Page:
KUPPET Wants TSC to Review 2021–2025 CBA and Promote Teachers
The Kenya Union of Post-Primary Education Teachers is now asking the government to pay the teachers’ outstanding debts.
Omboko Milemba, who is the national chairperson of the union, said that talks are going on between the union and President William Ruto to raise Sh100 billion to pay teachers’ outstanding bills.
He delivered a speech during the Kuppet annual general meeting on Saturday at St. Columbans High School in Kitale.
He stated that the Teachers Service Commission must examine the collective bargaining agreement (CBA) for 2021–2025 to promote teachers.
“The five-year CBA will quantify promotions for deputy principals, heads of departments, and acting principals who had worked for long periods without pay,” he said.
Currently, teachers in job group B1 earn a basic salary of Sh24,250.
If the plans are implemented, teachers in job group D5 could get a raise of up to Sh89,016.
This means that the highest-paid educator will receive Sh237,376 instead of the current Sh148,360.
Milemba also asked the government to make the National Health Insurance Fund the health insurance plan for teachers.
“The government should have in the first place allowed several medical insurers to offer services to teachers than having them locked to one,” he said.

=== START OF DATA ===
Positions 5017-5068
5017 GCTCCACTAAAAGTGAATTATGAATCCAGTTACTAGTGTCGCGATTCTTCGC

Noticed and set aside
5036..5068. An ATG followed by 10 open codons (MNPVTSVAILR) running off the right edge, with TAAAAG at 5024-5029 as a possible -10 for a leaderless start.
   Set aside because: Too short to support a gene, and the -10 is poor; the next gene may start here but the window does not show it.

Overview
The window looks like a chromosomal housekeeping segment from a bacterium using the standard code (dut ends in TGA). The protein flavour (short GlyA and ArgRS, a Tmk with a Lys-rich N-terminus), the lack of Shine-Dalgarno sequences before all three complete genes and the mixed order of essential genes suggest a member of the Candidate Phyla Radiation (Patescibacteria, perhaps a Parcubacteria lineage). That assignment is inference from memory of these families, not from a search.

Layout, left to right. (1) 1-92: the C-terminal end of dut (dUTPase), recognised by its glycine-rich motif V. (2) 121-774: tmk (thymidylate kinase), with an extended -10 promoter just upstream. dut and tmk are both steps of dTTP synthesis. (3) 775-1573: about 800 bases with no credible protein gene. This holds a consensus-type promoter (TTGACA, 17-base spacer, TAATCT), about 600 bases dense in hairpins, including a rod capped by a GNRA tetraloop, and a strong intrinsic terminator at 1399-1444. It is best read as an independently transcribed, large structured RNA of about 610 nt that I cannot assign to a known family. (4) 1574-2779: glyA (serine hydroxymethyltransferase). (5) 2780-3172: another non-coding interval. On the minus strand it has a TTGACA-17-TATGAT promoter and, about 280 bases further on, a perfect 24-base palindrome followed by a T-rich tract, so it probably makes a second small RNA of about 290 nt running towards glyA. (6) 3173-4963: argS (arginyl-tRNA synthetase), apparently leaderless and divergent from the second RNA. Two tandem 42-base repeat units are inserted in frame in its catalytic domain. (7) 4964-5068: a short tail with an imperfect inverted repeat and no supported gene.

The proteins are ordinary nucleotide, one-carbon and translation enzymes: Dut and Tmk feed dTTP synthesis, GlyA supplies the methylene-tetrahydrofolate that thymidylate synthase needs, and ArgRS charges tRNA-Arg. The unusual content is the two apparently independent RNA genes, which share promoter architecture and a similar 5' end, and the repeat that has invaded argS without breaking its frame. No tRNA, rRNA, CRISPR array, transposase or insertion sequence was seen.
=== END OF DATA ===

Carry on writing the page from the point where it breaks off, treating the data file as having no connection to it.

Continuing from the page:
Milemba stated that beneficiaries and their families had endured unimaginable hardship.
Currently, AON Minet provides instructors and their families with medical insurance.
Milemba asked the TSC to sign a memorandum of understanding with the NHIF so that teachers could start getting health care.
“NHIF being a government body should not be challenged by private insurance providers to offer services to teachers and any other government worker,” he said.
The lawmaker thought it was funny that NHIF gives some civil servants a full package while AON Minet gives services to teachers.
Jeany Mutama, who is in charge of Trans Nzoia Lands and is the assistant treasurer of Kuppet, said that the county government would help teachers get ahead financially.
Patrick Gacheru, director of Environment, Water, and Climate Change, urged teachers not to be left behind in the effort to increase the country’s forest cover.
Jackson Wanyungu, an executive from the Department of Public Works, challenged the teachers’ leadership to unite to meet their goals.
“The county government looks at you as residents with rights to participate in issues and principles of governance,” he said.
Governor George Natembeya’s representative in the Department of Education and Vocational Training, Julie Kichwen, stated that Early Child Development Education caregivers would be engaged on permanent and pensionable terms.
She stated that money had been set aside to supplement a scholarship program for gifted but financially disadvantaged students.
“Funds for capitation of vocational training have also been set aside in the supplementary budget to help learners who complete vocational training to have start ups,” she said.